Especially welcome in this anthology are the translations of newspaper articles and book selections from the period of the French Second Republic (1848-52). Proudhon was especially active during this period, even serving as a Deputy in the National Assembly following the by-elections of June 1848. For the next year, he was at the centre of Parisian events. Even after he was arrested in June 1849 for his criticisms of President Louis-Napoleon Bonaparte, he continued his flood of words, writing numerous newspaper articles and four books. Proudhon’s interventions during this tumultuous period are especially revealing of his temperament and his ideological orientation. He was impatient with the politicians of the new Republic and their seemingly ceaseless rhetoric, insisting that they ignored the need for economic reform ‘from below’, which he argued was central. He was equally critical of traditional political economists who, he claimed, were only protecting the interests of the propertied classes. His irritation is strangely evocative of the outrage articulated recently by demonstrators condemning the collusion of political and financial elites during our own recent financial crises. On April 14, 1848, for example, he assessed the situation following the February 1848 revolution in France in an article in Le Représentant du Peuple in the following manner: ‘[T]he people has a perfect grasp on these two things: on the one hand, that politics is nothing; on the other, that political economy [...], is merely the economics of the propertied, the application of which to society inevitably and organically engenders misery’ (p.300). Proudhon lamented that the reformers ‘always start out with their gaze fixed upon the past’ (p.308), and that the elections and political manœuverings produced discord rather than providing the framework for needed social and economic reform.

Proudhon was shocked by the violence of the June Days, which he accurately characterized as a ‘civil war’. Though he personally rejected armed insurrection and preached peaceful conciliation, he sympathetically portrayed the insurrectionaries who had been forced to endure so many social and psychological injustices, and argued that ineffective politicians and the forces of reaction were responsible for this tragic ‘explosion of desperation’ (p.336). As he put it in one of his most famous articles, ‘The Malthusians’ (published August 10, 1848), for bourgeois politicians like Adolph Thiers, it was ‘better that four million should die than that privilege should be compromised ... They are courageous, they are stoical, these statesmen of the school of Malthus, when it is a matter of sacrificing workers by the millions’ (p.355).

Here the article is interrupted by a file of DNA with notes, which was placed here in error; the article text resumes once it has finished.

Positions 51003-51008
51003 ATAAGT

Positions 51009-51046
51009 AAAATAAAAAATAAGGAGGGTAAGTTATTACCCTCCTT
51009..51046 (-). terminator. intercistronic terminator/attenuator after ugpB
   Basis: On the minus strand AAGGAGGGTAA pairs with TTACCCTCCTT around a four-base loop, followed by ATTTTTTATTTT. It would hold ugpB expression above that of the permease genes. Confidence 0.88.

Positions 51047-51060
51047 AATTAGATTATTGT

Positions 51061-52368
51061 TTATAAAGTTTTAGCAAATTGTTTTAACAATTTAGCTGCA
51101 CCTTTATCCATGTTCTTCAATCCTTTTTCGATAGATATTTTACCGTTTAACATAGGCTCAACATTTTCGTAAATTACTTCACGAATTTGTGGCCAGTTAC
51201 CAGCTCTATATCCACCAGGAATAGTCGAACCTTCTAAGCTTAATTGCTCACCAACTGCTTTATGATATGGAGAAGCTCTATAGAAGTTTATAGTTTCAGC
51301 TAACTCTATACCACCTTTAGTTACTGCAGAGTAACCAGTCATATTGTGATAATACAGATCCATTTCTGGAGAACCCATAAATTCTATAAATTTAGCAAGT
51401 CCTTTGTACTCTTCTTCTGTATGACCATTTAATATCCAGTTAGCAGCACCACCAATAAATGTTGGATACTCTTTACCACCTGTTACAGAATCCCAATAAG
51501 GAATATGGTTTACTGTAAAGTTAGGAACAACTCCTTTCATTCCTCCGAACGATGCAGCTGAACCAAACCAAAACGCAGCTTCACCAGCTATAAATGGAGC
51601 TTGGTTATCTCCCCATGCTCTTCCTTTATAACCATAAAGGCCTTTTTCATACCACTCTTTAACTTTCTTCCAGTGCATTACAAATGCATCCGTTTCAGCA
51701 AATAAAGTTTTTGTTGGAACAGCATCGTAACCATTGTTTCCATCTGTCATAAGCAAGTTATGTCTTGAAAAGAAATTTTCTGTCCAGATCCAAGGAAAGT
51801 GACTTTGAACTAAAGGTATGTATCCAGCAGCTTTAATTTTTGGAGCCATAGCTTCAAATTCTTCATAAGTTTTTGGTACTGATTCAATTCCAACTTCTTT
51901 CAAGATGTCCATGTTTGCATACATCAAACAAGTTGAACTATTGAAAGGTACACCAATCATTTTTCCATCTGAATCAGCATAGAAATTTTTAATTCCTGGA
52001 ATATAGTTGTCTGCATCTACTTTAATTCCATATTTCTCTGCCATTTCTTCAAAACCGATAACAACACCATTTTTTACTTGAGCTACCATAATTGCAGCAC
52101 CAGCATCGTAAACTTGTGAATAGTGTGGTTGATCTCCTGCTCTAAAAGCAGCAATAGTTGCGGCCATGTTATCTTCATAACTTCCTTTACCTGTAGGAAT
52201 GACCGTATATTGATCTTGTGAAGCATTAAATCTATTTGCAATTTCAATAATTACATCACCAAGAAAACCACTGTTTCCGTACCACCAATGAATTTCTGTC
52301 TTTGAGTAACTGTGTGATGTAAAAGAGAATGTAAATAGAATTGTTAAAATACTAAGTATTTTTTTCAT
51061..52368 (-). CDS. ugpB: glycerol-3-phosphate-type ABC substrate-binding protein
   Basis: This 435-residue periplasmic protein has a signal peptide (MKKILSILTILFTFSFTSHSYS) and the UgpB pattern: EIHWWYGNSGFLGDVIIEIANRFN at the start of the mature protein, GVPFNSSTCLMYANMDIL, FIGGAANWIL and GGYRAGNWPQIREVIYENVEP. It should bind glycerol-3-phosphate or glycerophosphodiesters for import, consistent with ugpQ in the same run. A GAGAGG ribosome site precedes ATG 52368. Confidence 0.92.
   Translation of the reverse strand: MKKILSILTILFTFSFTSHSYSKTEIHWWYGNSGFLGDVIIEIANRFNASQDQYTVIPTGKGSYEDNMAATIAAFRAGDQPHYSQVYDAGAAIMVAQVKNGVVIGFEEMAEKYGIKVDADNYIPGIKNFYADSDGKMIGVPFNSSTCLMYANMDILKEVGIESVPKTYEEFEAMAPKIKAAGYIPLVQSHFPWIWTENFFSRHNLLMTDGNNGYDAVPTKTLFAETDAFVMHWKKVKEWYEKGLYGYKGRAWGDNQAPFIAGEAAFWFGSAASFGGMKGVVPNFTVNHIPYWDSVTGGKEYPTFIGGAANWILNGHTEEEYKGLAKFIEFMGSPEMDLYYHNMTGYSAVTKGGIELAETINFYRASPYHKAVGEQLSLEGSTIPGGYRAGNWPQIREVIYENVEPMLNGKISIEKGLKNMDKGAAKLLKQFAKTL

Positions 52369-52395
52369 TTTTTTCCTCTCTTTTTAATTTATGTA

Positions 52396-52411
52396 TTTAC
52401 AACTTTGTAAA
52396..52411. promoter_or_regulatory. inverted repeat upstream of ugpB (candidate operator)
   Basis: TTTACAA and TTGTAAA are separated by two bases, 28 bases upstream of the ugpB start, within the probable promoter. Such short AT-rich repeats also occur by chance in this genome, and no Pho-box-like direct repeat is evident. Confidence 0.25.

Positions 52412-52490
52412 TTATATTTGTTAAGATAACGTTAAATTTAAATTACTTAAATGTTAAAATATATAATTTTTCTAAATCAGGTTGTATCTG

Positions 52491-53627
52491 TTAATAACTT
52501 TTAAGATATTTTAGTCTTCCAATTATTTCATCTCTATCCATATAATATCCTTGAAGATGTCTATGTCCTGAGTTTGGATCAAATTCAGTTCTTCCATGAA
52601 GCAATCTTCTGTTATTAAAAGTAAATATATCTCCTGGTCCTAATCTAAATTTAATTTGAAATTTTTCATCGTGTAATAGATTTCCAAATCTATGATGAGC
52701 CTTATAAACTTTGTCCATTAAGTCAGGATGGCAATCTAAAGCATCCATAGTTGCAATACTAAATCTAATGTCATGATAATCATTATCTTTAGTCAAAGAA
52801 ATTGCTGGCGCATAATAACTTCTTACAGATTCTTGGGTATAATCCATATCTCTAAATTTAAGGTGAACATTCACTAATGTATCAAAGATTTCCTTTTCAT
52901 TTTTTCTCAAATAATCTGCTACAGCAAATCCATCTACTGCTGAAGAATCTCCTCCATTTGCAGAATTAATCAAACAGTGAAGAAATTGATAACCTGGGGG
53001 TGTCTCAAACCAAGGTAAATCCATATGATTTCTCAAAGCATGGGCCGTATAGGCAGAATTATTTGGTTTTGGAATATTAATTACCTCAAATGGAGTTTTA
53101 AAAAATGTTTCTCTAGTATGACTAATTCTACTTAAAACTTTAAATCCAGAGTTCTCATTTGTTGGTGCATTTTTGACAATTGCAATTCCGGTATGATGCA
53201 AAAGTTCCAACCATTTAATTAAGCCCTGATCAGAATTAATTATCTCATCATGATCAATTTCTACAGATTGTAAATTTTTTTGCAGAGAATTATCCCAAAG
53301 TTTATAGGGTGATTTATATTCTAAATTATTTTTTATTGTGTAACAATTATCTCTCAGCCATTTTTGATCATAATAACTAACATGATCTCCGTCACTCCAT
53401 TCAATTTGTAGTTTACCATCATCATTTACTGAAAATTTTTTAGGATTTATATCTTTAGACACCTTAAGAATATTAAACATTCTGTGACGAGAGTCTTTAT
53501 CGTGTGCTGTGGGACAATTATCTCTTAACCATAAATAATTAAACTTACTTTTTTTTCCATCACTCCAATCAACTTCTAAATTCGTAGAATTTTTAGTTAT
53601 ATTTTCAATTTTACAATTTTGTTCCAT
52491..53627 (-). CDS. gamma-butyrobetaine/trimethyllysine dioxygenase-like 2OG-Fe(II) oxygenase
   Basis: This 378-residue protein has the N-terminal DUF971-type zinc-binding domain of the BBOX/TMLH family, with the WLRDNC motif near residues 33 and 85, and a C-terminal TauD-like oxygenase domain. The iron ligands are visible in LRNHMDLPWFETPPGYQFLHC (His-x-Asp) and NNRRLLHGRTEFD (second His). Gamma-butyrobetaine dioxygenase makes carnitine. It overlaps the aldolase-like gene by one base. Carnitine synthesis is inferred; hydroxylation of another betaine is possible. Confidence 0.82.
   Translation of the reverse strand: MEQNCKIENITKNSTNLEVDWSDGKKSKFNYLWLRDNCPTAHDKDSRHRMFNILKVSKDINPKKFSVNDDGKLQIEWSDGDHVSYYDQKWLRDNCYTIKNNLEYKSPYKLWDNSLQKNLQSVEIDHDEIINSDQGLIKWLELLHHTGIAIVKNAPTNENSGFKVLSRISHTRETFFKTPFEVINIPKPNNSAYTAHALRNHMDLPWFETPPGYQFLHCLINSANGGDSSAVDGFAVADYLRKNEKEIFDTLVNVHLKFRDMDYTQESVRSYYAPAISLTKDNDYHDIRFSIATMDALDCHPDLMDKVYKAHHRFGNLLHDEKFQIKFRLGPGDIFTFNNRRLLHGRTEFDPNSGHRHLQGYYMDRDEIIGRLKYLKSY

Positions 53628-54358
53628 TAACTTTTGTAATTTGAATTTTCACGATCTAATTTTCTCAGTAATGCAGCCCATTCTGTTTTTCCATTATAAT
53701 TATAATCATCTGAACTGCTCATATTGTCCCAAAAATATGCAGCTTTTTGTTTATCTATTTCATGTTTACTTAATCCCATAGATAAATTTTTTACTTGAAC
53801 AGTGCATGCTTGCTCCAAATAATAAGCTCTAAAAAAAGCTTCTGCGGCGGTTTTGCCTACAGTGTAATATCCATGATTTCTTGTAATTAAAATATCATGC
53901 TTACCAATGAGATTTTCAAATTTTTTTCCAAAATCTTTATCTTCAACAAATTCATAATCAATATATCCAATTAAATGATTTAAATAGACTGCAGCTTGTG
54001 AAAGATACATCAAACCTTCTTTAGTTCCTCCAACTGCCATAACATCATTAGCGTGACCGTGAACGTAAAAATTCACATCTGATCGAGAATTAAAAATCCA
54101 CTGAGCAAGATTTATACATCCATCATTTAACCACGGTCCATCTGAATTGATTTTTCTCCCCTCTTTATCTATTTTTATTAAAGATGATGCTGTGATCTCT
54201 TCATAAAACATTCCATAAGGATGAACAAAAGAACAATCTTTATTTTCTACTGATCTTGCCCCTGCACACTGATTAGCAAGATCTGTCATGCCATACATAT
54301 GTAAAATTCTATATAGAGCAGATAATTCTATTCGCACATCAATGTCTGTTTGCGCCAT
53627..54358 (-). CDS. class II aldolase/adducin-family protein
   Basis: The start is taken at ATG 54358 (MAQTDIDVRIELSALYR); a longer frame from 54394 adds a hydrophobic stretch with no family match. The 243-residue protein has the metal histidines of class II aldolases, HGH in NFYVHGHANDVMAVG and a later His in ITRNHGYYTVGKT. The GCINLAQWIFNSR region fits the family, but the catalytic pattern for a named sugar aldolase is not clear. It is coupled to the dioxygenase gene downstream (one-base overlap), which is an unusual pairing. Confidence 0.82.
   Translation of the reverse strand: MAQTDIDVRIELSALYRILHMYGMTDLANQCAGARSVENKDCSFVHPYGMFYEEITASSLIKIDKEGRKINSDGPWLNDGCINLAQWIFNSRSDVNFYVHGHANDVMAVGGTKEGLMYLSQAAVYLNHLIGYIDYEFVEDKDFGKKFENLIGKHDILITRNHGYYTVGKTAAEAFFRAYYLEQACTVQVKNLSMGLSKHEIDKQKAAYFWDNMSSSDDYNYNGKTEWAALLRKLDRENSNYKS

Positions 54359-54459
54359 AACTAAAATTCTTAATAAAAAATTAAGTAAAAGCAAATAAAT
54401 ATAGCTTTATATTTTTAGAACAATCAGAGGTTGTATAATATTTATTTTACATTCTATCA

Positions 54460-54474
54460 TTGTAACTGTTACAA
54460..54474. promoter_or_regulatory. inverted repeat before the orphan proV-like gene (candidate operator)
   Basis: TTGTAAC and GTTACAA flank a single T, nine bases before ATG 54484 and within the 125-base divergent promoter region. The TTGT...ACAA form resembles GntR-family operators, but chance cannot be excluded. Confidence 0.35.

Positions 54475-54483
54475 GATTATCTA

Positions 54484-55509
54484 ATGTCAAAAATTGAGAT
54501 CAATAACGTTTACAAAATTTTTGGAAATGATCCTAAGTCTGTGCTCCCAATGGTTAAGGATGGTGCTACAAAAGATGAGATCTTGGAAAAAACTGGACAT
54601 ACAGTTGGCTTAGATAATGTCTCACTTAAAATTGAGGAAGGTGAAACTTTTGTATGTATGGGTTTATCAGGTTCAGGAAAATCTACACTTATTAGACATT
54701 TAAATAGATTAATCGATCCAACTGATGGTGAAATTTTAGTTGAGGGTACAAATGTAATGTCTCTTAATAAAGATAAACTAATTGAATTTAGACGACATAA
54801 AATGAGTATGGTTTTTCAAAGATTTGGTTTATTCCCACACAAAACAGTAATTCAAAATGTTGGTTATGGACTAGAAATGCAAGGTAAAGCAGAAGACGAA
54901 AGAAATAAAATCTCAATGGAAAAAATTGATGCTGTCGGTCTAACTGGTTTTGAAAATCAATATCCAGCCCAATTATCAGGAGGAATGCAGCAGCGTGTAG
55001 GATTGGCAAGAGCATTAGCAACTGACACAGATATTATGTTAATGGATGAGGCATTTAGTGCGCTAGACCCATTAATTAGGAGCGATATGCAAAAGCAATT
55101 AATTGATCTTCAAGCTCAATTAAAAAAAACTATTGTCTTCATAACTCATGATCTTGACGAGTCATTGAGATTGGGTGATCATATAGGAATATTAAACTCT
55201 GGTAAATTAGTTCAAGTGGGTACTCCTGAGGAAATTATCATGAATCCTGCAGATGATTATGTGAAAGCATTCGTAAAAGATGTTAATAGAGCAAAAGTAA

The primary function of this impressive collection is to make Proudhon’s writings accessible to those who do not read French, and to dismantle the superficial misconceptions that have surrounded Proudhon’s theories. It does this marvellously. Because it clarifies Proudhon’s relationships with contemporaries and charts his reactions to the important events of his era, historians and political theorists will find much of interest. Because Proudhon’s critical analyses seem startlingly appropriate for the disturbing manœuverings of our contemporary financial and political elites, this anthology should also attract attention beyond the boundaries of the academy.

K. Steven Vincent

North Carolina State University

Volume 20 Number 1